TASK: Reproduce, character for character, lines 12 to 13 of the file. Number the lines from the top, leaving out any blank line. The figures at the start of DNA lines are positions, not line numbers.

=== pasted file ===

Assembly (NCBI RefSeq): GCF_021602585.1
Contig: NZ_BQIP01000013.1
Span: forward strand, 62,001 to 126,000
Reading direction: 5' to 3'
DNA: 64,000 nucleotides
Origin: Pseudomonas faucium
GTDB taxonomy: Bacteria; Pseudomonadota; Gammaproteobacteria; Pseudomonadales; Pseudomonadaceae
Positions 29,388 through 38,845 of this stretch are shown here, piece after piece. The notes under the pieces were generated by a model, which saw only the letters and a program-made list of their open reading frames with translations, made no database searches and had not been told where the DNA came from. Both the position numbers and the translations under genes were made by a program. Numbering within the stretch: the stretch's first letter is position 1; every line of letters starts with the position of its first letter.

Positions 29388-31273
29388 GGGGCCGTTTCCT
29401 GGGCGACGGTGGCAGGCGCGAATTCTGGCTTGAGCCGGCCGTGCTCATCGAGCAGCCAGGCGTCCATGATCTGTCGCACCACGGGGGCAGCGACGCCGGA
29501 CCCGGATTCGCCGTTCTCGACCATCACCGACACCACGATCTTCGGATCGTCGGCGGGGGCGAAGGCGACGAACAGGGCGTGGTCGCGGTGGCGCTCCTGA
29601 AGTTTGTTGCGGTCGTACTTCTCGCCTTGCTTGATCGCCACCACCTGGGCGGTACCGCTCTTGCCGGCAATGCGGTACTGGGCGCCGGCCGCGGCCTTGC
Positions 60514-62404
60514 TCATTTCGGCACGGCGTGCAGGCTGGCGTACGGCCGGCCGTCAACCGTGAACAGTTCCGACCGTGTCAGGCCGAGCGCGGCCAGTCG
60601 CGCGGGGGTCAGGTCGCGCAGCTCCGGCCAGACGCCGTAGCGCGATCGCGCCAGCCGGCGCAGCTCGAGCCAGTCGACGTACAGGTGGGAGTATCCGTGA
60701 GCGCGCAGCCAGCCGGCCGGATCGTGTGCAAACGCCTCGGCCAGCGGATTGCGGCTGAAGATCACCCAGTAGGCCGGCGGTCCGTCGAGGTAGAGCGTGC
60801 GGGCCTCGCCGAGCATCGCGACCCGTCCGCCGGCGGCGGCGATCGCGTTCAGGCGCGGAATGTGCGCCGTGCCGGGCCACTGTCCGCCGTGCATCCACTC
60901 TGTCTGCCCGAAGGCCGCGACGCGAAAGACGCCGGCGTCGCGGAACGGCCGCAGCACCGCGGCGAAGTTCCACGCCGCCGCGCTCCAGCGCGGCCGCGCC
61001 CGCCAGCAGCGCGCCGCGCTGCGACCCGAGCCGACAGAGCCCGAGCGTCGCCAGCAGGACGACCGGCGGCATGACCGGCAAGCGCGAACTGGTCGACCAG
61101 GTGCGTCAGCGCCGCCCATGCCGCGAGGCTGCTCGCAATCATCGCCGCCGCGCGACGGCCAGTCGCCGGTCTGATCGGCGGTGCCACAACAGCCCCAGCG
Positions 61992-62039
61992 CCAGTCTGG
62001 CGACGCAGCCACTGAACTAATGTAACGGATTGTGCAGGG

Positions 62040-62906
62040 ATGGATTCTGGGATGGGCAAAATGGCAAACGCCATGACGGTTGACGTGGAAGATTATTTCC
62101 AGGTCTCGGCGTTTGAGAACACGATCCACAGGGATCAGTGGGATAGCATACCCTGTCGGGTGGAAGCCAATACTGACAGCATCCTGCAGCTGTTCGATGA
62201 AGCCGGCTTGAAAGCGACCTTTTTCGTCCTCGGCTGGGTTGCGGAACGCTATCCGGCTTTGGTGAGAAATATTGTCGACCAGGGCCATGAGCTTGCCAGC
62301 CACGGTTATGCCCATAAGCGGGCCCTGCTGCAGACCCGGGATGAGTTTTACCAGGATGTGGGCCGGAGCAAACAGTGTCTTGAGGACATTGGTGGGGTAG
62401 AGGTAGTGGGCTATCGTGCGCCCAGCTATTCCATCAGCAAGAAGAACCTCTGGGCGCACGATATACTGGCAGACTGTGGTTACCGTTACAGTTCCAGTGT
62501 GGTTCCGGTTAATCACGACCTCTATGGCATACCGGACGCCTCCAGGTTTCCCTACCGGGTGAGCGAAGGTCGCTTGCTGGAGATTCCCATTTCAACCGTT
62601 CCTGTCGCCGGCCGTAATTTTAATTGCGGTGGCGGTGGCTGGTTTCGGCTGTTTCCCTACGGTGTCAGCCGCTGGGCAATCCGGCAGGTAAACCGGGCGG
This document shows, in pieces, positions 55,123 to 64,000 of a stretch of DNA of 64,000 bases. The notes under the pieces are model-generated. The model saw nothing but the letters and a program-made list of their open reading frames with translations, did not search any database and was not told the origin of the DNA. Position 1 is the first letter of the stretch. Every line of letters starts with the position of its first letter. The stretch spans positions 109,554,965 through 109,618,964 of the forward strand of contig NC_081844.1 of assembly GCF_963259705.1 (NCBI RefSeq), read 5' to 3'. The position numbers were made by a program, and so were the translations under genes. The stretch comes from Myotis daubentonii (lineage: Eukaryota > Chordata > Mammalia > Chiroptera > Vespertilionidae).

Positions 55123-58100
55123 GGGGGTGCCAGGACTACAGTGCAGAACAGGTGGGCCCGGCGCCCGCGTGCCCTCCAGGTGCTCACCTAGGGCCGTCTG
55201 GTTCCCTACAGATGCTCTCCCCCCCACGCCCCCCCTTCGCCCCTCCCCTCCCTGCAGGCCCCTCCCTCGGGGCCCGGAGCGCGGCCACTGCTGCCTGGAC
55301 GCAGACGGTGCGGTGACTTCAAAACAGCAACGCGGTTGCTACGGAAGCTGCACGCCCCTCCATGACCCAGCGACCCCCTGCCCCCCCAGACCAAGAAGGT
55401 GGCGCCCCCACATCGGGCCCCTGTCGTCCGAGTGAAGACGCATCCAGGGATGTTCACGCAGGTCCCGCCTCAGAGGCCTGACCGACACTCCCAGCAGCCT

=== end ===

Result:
29501 CCCGGATTCGCCGTTCTCGACCATCACCGACACCACGATCTTCGGATCGTCGGCGGGGGCGAAGGCGACGAACAGGGCGTGGTCGCGGTGGCGCTCCTGA
29601 AGTTTGTTGCGGTCGTACTTCTCGCCTTGCTTGATCGCCACCACCTGGGCGGTACCGCTCTTGCCGGCAATGCGGTACTGGGCGCCGGCCGCGGCCTTGC